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Queen's University
 

Paul Grogan - Associate Professor

grogan2.JPG Research: I am an ecologist who is particularly interested in evaluating the physical, chemical and biological controls that regulate biogeochemical cycling in terrestrial ecosystems. Biogeochemistry addresses the links between biology and the flows of energy and nutrients on Earth, and so provides a central foundation on which to explore many questions in ecosystem ecology. My research questions tend to focus on plant-soil-microbial interactions that affect patterns and controls over carbon and nutrient cycling, and can link across organism, community and ecosystem levels within terrestrial ecology. I have conducted studies in arctic tundra, boreal forest, mediterranean pine forest, annual grassland and abandoned pasture ecosystems.

»» Lab Website »« email: groganp@queensu.ca »« telephone: 613-533-6152 ««

 Some Recent Publications: 

  • Shi, Y., Xiang, X., Shen, C., Chu, H., Neufeld, J.D., Walker, V.K. and Grogan, P.  2015. Vegetation-associated impacts on Arctic tundra bacterial and eukaryotic microbial communities. Applied and Environmental Microbiology 81(2): 492-501.).
  • Shen, C., Liang, W., Shi, Y., Lin, X., Zhang, H., Wu, X., Xie, G., Chain, P., Grogan, P., Chu, H. 2014. Contrasting elevational diversity patterns between eukaryotic soil microbes and plants.  Ecology 95(11): 3190–3202.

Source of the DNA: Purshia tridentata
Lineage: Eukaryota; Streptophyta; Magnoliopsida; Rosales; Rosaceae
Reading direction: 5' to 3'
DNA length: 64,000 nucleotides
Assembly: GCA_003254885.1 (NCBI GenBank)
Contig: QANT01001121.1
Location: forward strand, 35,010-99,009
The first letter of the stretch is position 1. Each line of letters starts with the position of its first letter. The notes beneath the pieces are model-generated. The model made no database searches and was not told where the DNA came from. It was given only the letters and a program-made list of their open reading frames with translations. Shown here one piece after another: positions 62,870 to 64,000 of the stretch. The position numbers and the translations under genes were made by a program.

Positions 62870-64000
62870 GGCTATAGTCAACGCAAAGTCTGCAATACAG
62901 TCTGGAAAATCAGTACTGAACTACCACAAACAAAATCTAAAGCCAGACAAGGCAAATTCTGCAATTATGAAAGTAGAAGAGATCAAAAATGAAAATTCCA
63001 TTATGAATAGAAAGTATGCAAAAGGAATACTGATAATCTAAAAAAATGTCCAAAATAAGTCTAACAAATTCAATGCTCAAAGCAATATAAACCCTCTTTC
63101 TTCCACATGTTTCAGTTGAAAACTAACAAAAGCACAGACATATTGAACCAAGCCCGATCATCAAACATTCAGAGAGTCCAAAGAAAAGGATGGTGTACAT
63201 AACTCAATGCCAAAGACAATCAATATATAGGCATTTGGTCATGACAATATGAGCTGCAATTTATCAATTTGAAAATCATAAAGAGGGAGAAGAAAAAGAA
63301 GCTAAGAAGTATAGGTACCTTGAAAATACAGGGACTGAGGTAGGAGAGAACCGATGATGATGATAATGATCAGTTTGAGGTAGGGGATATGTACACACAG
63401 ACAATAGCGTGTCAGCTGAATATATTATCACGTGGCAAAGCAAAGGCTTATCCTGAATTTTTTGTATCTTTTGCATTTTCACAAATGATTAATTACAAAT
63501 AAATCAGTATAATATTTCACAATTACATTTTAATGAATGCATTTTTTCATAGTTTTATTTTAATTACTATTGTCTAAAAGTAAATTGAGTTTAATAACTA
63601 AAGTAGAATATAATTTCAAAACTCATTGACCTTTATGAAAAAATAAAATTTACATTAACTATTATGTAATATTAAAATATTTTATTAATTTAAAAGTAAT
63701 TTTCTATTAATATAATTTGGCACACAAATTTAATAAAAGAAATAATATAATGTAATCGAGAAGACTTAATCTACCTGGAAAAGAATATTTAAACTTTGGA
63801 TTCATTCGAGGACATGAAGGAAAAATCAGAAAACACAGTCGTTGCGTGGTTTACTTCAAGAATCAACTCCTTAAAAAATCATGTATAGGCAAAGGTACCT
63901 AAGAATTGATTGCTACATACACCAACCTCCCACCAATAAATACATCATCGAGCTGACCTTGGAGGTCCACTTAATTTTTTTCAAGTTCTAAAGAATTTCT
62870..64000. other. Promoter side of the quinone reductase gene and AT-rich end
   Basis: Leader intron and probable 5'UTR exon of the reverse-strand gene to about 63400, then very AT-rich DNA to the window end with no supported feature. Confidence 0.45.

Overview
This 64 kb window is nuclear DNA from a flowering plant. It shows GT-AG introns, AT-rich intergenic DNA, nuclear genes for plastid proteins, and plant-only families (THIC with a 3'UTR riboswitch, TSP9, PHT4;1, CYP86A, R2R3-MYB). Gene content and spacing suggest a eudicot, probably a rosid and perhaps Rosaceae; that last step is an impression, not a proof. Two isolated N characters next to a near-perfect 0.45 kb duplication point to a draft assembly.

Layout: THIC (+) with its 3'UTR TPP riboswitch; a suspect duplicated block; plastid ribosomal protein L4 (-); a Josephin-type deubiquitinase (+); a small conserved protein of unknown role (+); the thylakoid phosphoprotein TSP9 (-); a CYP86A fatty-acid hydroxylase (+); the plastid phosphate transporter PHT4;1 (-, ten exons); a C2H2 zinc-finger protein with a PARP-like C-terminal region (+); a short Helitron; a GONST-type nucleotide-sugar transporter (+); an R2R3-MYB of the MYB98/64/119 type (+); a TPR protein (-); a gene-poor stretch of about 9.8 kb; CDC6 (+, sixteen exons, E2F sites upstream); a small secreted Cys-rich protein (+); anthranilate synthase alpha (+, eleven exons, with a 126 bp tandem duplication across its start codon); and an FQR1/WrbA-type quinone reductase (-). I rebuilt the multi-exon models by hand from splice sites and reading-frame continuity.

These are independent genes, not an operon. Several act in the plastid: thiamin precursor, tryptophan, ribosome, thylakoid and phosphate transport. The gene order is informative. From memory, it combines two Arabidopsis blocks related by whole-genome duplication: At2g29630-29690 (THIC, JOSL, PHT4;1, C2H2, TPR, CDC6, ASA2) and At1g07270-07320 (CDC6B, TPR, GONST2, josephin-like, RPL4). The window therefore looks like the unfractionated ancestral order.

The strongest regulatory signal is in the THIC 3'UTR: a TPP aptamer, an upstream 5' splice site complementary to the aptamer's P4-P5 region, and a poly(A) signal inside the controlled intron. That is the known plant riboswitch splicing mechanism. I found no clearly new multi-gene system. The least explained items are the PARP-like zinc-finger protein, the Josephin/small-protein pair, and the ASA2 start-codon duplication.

• Zamin, T.J., Bret-Harte, S., Grogan, P.  2014. Evergreen shrubs dominate responses to experimental summer warming and fertilization in Canadian mesic low arctic tundra. Journal of Ecology 102(3): 749–766.
  • Stewart, K.J., Grogan, P., Coxson, D.S. and Siciliano, S.D. 2014. Topography as a key factor driving atmospheric nitrogen exchanges in arctic terrestrial ecosystems. Soil Biology and Biochemistry 70:96-112.
  • Vankoughnett, M.R., and Grogan, P.  2014. Nitrogen isotope tracer acquisition in low and tall birch tundra plant communities: a 2 year test of the snow-shrub hypothesis. Biogeochemistry  118:291–306.
  • Buckeridge, K.M., Banerjee, S., Siciliano, S.D., and Grogan, P.  2013.  The seasonal pattern of soil microbial community structure in mesic low arctic tundra. Soil Biology and Biochemistry65:338-347.
  • Grogan, P, Eviner, V., and Hobbie, S.E. 2013. The Qualities and Impacts of a Great Mentor – and How to Improve your own Mentoring.  2013. Bulletin of Ecological Society of America  94:170–176. http://dx.doi.org/10.1890/0012-9623-94.2.170
  • Zamin, T, and Grogan, P.  2013. Caribou exclusion during a population low increases deciduous and evergreen shrub species biomass and nitrogen pools in low Arctic tundra. Journal of Ecology 101(3): 671–683.
  • Zamin, T. J. and Grogan, P. 2012. Birch shrub growth in the low Arctic: the relative importance of experimental warming, enhanced nutrient availability, snow depth and caribou exclusion. Environmental  Research Letters 7:034027 (9pp) doi:10.1088/1748-9326/7/3/034027.
  • Larsen, K.S., Michelsen, A., Jonasson, S., Beier, C. and Grogan, P. 2012. Nitrogen Uptake During Fall, Winter and Spring Differs Among Plant Functional Groups in a Subarctic Heath Ecosystem. Ecosystems 15(6):927-939. 

 


    Kingston, Ontario, Canada. K7L 3N6. 613.533.2000